The name ``Log College'' was at first applied derisively by Old Side Presbyterians who disliked some of the excitable and intrusive methods of its New Side graduates and disdained the narrowness of their training. But in time it took on a prouder connotation as its graduates filled vacancies in the growing number of Presbyterian congregations in the Middle Colonies and in the South and founded schools on the frontier modeled on their Alma Mater.
THE PRINCETON CONNECTION
Some writers have assumed that the College of New Jersey grew directly out of the Log College, that indeed it could be regarded as a continuation of it, but, as President Maclean and Professor Wertenbaker have shown, this assumption is not supported by the facts.
The Log College adherents, Professor Wertenbaker pointed out, were not among the seven original incorporators of the College of New Jersey on October 22, 1746. Moreover, it was the educational ideas of these seven men, all graduates of Yale or Harvard, that were embodied in the charter they obtained, establishing a college for the education of youth in the liberal arts and sciences -- not those of the adherents of the Log College where personal piety and religious experience were emphasized, and as President Maclean said, ``the great benefits of mental discipline . . . and of polite learning were not estimated at their full value.''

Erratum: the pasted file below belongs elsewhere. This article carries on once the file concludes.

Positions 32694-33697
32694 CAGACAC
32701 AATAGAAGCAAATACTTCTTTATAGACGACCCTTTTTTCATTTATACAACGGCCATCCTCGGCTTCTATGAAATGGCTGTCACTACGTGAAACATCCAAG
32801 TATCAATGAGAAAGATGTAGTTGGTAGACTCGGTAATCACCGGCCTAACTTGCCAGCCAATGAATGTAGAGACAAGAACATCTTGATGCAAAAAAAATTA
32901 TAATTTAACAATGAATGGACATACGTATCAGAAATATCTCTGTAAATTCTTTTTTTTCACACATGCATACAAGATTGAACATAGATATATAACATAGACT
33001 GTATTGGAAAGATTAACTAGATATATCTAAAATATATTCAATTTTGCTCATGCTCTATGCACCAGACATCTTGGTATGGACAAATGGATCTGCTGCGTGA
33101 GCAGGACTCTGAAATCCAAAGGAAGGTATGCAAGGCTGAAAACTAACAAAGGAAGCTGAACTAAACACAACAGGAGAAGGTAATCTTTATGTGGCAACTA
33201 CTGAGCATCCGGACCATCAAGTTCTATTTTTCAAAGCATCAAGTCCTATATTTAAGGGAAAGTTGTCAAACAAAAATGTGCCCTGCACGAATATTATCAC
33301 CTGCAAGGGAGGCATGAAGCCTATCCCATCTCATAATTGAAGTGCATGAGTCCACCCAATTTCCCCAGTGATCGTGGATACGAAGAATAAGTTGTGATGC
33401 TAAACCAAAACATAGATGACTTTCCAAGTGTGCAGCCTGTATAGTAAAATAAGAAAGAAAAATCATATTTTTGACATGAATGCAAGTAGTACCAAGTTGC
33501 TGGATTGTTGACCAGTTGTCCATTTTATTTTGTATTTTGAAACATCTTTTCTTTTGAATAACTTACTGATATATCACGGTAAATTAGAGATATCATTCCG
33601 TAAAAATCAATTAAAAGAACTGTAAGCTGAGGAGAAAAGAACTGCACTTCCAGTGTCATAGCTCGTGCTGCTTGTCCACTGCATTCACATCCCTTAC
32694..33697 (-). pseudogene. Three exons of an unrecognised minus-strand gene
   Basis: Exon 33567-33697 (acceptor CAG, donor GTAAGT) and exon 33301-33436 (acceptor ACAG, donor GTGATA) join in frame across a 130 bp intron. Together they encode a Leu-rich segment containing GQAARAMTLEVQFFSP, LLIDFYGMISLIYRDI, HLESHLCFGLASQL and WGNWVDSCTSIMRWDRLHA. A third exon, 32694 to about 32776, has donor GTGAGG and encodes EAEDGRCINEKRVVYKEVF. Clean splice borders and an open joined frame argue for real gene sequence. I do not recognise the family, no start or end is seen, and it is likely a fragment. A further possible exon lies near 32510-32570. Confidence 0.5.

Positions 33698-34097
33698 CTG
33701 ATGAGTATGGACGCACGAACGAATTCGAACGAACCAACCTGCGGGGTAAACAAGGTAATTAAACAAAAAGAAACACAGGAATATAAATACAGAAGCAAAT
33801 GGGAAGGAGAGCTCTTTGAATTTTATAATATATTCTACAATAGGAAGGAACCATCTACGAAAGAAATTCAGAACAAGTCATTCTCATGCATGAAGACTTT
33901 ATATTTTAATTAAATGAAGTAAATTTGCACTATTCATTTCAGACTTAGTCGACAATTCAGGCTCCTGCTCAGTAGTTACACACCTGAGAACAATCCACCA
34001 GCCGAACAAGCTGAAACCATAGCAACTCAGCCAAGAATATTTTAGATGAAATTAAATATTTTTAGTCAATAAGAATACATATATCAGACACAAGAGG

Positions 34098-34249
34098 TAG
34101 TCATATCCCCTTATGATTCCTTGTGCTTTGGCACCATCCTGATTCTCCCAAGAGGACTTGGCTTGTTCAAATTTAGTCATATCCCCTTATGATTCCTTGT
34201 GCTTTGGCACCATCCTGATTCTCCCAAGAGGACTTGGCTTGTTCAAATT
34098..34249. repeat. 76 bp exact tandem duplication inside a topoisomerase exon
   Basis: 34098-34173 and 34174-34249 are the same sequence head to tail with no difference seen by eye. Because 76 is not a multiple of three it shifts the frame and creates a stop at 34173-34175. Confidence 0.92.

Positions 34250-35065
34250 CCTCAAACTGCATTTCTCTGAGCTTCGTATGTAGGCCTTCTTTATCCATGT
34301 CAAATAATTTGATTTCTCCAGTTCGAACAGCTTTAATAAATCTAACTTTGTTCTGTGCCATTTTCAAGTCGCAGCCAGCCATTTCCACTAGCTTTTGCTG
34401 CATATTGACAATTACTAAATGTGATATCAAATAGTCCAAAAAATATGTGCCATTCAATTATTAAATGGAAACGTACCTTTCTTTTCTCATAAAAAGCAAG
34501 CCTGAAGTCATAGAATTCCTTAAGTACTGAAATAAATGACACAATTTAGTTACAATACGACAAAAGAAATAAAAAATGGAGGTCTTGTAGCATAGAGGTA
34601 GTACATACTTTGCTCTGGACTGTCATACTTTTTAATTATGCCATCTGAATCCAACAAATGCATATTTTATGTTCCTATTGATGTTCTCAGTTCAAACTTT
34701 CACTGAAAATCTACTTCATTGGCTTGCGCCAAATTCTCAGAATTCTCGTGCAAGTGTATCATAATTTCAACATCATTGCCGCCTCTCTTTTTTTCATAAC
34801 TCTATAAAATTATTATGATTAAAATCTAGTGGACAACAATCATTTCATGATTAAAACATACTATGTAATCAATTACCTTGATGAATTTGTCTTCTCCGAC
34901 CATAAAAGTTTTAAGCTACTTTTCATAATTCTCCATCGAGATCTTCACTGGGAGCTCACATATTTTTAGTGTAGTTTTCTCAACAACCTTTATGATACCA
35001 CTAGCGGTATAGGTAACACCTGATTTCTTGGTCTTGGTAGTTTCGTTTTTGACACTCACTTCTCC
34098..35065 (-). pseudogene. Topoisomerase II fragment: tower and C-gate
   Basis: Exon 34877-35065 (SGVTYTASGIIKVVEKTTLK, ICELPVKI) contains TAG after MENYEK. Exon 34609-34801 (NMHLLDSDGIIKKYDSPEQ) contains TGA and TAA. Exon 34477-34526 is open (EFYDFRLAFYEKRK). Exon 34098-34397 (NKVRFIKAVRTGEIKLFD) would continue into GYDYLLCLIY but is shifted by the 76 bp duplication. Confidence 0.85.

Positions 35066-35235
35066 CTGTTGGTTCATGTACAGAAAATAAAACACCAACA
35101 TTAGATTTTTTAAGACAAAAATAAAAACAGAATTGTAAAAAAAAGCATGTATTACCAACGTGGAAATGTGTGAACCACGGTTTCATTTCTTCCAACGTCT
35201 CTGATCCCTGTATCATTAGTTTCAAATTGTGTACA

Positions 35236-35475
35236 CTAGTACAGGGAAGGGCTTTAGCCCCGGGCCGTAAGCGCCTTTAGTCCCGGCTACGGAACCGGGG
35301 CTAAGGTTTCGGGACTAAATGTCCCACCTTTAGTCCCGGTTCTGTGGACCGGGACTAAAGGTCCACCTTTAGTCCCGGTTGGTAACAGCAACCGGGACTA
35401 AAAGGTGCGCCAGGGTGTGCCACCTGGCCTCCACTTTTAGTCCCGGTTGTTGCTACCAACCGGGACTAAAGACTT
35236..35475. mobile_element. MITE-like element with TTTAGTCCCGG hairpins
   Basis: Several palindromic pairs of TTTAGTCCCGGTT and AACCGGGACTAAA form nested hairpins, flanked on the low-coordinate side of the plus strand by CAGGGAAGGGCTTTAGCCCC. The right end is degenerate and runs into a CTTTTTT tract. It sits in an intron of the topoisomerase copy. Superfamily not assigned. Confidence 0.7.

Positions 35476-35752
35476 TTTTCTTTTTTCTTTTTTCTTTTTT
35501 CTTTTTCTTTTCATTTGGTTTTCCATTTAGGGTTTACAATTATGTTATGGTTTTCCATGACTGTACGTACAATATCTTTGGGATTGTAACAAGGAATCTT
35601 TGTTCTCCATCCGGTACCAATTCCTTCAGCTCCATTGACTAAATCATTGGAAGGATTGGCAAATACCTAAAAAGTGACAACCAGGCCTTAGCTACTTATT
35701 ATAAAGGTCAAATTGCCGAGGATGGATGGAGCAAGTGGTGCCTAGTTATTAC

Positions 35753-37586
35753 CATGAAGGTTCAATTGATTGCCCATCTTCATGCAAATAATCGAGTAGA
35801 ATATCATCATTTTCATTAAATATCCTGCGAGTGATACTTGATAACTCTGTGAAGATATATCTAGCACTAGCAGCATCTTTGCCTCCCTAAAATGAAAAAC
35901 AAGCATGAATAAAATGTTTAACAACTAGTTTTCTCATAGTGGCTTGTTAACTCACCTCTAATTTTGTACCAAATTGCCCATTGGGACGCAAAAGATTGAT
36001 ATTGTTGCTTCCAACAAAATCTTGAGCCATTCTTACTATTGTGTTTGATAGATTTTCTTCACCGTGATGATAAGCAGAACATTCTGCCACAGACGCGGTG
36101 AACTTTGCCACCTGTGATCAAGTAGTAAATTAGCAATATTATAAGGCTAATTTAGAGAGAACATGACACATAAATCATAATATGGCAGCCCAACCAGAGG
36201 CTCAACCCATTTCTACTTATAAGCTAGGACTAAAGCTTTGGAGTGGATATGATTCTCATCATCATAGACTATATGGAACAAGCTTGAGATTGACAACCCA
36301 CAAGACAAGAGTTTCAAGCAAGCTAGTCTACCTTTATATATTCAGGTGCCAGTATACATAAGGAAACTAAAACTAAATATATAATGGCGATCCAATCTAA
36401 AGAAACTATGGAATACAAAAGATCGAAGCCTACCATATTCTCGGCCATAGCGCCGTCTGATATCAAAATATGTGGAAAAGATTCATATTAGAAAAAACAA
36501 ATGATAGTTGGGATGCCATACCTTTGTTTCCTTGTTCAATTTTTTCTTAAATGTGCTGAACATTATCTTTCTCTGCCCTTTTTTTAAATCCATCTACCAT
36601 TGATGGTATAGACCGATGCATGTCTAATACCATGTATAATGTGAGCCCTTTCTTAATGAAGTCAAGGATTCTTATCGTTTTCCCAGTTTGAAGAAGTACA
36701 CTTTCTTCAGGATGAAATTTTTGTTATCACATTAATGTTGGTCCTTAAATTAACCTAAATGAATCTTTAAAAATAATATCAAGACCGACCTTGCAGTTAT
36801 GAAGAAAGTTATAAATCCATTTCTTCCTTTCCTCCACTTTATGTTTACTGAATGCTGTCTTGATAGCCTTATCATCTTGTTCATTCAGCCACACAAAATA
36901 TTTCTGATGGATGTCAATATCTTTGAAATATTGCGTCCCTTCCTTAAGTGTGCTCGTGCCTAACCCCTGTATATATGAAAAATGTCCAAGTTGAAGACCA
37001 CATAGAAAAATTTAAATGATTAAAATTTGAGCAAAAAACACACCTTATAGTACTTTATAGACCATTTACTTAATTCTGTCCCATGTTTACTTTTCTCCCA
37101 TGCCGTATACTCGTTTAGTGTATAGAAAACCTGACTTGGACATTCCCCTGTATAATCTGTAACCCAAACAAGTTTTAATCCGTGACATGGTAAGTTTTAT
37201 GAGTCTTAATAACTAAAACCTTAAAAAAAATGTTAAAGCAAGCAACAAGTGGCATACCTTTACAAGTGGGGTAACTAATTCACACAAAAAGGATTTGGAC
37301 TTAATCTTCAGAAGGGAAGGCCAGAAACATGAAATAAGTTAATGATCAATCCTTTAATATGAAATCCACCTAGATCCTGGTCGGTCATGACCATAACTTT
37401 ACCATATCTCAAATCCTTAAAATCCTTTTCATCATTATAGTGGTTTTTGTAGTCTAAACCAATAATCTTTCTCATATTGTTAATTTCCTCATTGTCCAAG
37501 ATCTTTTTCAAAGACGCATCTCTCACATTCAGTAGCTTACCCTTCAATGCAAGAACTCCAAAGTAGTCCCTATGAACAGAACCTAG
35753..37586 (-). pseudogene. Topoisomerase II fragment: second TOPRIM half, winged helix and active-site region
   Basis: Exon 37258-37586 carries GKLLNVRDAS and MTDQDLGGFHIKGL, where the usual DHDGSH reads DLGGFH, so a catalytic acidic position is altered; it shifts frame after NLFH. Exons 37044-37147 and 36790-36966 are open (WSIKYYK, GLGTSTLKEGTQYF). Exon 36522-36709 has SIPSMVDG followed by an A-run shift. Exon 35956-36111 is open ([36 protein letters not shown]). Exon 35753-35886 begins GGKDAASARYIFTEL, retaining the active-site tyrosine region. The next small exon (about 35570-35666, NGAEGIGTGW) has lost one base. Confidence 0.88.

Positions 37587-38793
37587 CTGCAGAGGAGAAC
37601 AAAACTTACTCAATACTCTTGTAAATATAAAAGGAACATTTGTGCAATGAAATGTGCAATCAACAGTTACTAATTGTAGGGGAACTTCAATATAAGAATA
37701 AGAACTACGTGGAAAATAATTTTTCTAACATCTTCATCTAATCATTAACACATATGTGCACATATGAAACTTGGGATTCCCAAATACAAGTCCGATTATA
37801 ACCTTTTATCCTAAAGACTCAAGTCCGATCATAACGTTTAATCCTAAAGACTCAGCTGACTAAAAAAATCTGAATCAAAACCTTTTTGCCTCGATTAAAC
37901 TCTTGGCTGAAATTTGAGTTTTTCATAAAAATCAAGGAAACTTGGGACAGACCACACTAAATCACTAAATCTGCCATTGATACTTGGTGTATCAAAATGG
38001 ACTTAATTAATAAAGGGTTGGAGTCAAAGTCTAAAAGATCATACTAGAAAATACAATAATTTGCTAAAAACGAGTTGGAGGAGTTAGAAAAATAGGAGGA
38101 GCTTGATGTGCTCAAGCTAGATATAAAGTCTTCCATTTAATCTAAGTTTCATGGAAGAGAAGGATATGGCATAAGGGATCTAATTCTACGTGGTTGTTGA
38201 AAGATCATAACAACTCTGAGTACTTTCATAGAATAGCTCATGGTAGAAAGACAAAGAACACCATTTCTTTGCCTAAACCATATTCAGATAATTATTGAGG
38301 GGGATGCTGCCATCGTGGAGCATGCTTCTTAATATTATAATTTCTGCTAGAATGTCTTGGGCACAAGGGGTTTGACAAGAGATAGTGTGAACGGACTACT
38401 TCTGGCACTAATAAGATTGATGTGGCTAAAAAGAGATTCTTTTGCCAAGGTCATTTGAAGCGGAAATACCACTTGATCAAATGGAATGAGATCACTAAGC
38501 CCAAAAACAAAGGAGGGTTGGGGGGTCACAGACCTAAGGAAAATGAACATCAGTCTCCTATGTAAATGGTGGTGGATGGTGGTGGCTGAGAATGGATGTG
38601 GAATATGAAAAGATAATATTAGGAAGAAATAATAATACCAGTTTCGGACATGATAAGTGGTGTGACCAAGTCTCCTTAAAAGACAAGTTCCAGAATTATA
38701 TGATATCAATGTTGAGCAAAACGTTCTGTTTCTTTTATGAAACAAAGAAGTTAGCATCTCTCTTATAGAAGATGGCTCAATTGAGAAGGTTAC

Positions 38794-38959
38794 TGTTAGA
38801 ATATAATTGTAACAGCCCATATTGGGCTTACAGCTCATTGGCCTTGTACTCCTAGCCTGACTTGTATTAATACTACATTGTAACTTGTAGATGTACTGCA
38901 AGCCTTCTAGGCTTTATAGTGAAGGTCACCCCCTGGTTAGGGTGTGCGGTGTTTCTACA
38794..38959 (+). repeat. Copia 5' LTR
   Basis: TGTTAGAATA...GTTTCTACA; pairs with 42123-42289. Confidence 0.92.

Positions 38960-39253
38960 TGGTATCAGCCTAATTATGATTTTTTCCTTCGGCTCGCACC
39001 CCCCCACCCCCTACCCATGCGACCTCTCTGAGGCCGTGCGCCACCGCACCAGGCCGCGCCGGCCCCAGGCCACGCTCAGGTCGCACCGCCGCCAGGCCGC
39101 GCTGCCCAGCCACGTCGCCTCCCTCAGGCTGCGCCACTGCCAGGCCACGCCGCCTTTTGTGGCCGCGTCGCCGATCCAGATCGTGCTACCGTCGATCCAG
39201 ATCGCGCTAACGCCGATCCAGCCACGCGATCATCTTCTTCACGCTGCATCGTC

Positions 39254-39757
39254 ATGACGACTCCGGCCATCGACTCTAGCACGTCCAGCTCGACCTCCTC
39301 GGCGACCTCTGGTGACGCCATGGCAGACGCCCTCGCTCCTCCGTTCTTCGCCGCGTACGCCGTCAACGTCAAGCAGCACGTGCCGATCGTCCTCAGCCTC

However, soon after the College of New Jersey was founded, a number of Log College men rallied to its support and joined with their New Side brethren from Yale and Harvard in rendering it conspicuous service. Six months after the granting of the charter, three Log College graduates -- Samuel Blair, Gilbert Tennent, and William Tennent, Jr. -- and Samuel Finley, who was probably also an alumnus, and Richard Treat, who was one of its adherents, accepted election as Princeton trustees. Finley later became fifth president.
Samuel Davies, who preceded Finley as president, studied with Samuel Blair and thus fell heir to the influence of the Log College. It was, moreover, Davies and Gilbert Tennent who, sent to Great Britain by the trustees in 1753, raised there the funds to build Nassau Hall.
Thus, while the facts do not warrant Princeton's pushing its founding date back to 1726, as has sometimes been proposed, they do show that an historical debt of gratitude is due some of William Tennent, Sr.'s pupils and some of their pupils for the substantial help -- both spiritual and practical -- they gave the College of New Jersey during its formative years.
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